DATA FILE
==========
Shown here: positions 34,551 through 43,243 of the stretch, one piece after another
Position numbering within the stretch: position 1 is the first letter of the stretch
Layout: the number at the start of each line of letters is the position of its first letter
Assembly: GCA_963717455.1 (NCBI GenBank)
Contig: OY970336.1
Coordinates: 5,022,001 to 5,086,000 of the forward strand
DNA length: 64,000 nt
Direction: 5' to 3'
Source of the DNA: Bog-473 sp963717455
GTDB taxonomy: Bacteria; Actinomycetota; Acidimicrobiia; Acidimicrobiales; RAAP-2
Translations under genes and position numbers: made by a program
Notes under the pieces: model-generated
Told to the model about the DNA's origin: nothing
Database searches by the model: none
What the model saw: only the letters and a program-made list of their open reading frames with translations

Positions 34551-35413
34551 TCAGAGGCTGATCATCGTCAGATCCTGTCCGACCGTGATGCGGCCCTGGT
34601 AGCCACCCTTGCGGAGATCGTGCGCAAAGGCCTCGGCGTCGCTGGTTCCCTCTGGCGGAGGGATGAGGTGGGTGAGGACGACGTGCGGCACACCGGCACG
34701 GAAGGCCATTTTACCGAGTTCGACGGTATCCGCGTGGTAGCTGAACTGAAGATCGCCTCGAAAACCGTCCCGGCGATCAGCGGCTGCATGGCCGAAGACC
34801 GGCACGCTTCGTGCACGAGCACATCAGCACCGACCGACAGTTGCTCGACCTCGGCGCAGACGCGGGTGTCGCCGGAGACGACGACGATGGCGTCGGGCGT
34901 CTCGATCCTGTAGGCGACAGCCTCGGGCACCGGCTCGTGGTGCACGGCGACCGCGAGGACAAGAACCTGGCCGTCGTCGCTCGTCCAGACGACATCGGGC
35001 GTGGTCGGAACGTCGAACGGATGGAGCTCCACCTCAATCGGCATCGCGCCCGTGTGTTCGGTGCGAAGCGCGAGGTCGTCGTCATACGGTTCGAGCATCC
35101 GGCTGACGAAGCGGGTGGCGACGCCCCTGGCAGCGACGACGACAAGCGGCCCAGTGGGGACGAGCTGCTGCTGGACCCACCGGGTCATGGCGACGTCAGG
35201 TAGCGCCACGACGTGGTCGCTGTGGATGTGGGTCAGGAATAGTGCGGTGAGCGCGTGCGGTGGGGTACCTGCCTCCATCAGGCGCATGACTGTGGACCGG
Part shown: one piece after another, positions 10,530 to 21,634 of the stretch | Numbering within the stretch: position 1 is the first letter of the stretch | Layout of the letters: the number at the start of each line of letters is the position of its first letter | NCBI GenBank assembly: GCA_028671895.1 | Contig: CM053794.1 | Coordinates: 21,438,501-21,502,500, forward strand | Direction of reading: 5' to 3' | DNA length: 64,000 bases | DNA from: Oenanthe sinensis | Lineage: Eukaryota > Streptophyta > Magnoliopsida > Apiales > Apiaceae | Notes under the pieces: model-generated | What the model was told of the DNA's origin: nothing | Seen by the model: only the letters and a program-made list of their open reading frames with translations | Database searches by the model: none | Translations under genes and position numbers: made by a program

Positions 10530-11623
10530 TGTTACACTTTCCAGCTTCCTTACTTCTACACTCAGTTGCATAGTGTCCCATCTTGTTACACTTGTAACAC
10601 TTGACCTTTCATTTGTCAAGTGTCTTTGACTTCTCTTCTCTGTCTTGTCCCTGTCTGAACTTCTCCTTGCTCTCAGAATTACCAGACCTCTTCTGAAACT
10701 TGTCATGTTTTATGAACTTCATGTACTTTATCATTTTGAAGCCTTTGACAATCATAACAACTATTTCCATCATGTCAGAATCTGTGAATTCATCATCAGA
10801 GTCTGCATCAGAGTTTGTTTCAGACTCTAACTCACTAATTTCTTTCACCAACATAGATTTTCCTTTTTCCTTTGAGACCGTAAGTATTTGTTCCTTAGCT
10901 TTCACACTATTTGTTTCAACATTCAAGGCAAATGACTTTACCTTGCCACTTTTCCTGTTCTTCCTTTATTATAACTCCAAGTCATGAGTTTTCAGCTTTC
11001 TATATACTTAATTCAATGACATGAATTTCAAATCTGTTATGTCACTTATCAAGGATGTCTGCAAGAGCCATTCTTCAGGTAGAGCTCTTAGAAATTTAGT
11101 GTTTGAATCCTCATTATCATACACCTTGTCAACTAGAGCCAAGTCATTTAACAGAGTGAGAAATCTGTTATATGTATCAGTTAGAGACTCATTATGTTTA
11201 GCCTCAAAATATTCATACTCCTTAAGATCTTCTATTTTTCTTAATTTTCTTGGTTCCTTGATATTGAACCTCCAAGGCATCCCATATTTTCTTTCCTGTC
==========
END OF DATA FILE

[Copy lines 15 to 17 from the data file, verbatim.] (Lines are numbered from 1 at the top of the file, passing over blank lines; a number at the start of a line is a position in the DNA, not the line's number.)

What the model saw: only the letters and a program-made list of their open reading frames with translations

Positions 34551-35413
34551 TCAGAGGCTGATCATCGTCAGATCCTGTCCGACCGTGATGCGGCCCTGGT